Metro PCS is the fifth largest facilities-based wireless telecommunications provider in the U.S. measured by the number of subscribers served. MetroPCS offers wireless broadband services to selected major metropolitan areas in the U.S. and provides a variety of wireless communications services to subscribers on a no long-term contract, paid-in-advance basis. As of December 31, 2010, it had over 8.1 million subscribers. In April 2007, MetroPCS Communications consummated an initial public offering of its common stock and became listed for trading on The New York Stock Exchange under the symbol "PCS." As of December 31, 2010, it held licenses for wireless spectrum covering a total population of approximately 142 million people in and around many of the largest metropolitan areas in the U.S. In addition, MetroPCS has roaming agreements with other wireless carriers that allows it to offer customers service in many areas when they are outside our service area. These roaming agreements, together with the area it serves with its own networks, allows its customers to receive service in an area covering over 280 million in total population under the Metro USA brand. Metro PCS provides its services using code division multiple access, or CDMA, networks using 1xRTT technology and, in all but one major metropolitan area, long term evolution, or 4G LTE, technology. It introduced the first commercial 4G LTE service in the United States in its Las Vegas and Dallas/Fort Worth metropolitan areas in September 2010 and launched the world's first dual mode 4G LTE/CDMA handset. Source: SEC Filings


Latest Headlines

Latest Headlines

T-Mobile CMO knocks AT&T for 'being big and being bad'

T-Mobile US CMO Mike Sievert said that the No. 4 carrier targets rival AT&T Mobility the most in its advertising because, he claimed, AT&T has the largest pool of dissatisfied customers.

AT&T's Aio aims to be a nationwide prepaid brand, on par with MetroPCS

AT&T Mobility's Aio Wireless prepaid brand is starting off small, but has big ambitions; the company wants to be a major nationwide prepaid brand on the same level as T-Mobile US' MetroPCS brand.

Sprint, AT&T inch toward RCS-based joyn launches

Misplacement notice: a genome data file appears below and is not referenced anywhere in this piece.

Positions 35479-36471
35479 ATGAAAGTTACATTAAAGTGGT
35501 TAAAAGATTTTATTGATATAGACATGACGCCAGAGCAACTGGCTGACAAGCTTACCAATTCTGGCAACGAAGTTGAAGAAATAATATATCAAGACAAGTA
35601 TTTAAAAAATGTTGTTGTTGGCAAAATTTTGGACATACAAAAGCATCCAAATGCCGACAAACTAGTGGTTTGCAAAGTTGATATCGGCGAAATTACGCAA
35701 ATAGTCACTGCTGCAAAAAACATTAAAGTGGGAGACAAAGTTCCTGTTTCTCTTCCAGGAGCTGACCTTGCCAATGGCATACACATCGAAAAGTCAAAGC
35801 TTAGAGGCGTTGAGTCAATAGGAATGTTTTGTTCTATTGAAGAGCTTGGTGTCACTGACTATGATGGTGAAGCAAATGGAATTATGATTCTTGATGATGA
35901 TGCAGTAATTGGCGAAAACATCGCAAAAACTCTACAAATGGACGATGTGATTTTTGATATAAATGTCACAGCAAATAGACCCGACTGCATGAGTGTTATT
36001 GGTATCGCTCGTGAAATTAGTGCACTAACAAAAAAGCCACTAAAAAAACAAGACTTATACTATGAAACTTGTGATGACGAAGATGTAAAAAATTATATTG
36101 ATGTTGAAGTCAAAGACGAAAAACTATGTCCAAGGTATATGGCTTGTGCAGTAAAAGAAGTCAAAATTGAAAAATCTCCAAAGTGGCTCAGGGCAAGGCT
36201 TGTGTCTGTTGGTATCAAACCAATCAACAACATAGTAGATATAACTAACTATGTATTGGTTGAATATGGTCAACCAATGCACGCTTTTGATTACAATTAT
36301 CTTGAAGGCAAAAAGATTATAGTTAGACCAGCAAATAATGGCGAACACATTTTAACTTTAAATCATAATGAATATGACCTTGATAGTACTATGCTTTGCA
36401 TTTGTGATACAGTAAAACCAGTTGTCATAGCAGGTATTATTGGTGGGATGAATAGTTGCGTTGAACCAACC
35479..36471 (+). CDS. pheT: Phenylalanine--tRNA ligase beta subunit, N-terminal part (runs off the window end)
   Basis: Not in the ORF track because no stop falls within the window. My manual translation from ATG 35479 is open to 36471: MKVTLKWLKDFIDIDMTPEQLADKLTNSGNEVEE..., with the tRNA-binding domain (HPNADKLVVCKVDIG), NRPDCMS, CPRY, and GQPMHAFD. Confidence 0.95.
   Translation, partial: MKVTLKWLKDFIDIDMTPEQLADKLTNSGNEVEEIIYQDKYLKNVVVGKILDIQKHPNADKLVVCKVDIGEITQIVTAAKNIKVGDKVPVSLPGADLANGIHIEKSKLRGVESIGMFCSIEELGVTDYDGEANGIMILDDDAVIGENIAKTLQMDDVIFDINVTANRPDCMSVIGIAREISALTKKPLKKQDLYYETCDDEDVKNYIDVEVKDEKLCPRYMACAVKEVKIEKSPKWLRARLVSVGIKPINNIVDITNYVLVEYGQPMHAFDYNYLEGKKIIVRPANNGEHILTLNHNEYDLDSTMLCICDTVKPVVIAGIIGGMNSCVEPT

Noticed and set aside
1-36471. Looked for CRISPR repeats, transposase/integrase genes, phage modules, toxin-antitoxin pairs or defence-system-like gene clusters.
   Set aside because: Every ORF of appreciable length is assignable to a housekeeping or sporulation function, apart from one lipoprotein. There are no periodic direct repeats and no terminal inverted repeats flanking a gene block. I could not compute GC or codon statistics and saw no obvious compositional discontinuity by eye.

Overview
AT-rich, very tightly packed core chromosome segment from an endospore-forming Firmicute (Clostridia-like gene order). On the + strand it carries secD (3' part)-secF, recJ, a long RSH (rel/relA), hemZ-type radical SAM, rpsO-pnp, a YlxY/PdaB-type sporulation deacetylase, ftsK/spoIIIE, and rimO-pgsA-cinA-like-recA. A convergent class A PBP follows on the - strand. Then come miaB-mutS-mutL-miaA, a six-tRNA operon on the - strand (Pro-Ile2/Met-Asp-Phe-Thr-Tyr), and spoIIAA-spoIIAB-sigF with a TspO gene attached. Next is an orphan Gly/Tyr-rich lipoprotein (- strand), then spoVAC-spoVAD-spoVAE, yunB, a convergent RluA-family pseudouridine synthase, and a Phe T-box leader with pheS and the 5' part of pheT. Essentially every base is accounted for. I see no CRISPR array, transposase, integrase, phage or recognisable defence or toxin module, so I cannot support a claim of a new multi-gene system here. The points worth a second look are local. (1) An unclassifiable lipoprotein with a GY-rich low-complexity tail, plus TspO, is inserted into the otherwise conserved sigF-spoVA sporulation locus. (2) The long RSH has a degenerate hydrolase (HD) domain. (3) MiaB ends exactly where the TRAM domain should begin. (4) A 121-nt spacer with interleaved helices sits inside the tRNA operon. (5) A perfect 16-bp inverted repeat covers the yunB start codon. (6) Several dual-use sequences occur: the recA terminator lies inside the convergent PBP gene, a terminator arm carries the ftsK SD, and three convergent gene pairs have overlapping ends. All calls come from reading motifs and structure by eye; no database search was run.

Sprint and AT&T Mobility both appear to be preparing their networks for a launch of RCS-based messaging services, which the GSMA and some European carriers are promoting through the "joyn" brand. However, it remains unclear exactly how Sprint and AT&T will launch their respective services, and whether they too will offer them under the "joyn" brand.

AT&T to take Aio Wireless prepaid brand nationwide in September

AT&T Mobility will launch its Aio Wireless prepaid brand on a nationwide basis starting in mid-September, giving rival T-Mobile US another competitor in the hot no-contract market.

Entner: T-Mobile returns to the fight in Q2

In the second quarter of 2013, the industry grew by 335,000 subscribers, which is the lowest subscriber-add number this millennium. A significant reason for the low growth is that approximately 1 million Lifeline connections had to be disconnected because the carriers were unable to verify eligibility. The industry make-up also changed considerably in Q2.

Chetan Sharma: Q2 'the lowest net-adds quarter in the U.S. mobile history'

U.S. wireless carriers added the lowest number of net new subscribers on record--139,000--in the second quarter, owing in large part to Sprint's shutdown of its Nextel iDEN network, according to a new report from Chetan Sharma Consulting.

M&A catches fire: 24M wireless subscribers moving from Tier 2 to Tier 1 carriers

After years of talking about mergers and acquisitions, the nation's top wireless carriers got down to business during the second quarter of this year, with T-Mobile US working to integrate its purchase of MetroPCS and Sprint closing on its purchase of Clearwire and netting an investment from Japan's SoftBank. AT&T also announced the purchase of Leap Wireless.  What does this all mean?

Updated: T-Mobile is fueling MetroPCS' renaissance, will AT&T do the same for Leap?

MetroPCS, which is now owned by T-Mobile US, has expanded its service to 15 additional markets. In addition, the company is able to offer customers access to T-Mobile's LTE network. Plus, MetroPCS' service is now being sold by an additional 325 resellers. Contrast this deal with AT&T's July 12 announcement of its plans to acquire Leap Wireless for $1.2 billion.

T-Mobile adds 1.1M subs in Q2, promises future disruptions

T-Mobile US surged back to strong postpaid subscriber growth in the second quarter, thanks in part to the addition of Apple's iPhone to its lineup. The company's "Un-carrier" strategy of providing cheaper, no-contract rate plans appears to be paying off so far, though the question will be how much momentum T-Mobile can retain throughout the rest of the year. The company promised no letup, and CEO John Legere said the company will unveil "Un-carrier 3.0" proposals to add more pressure to its larger rivals.

AT&T was only bidder for Leap, upped price by 58% in negotiations

AT&T previously passed on an opportunity to strike a deal with no-contract wireless carrier Leap Wireless but was ultimately the only bidder for the company and wound up paying 58 percent more than it had initially offered, according to a securities filing.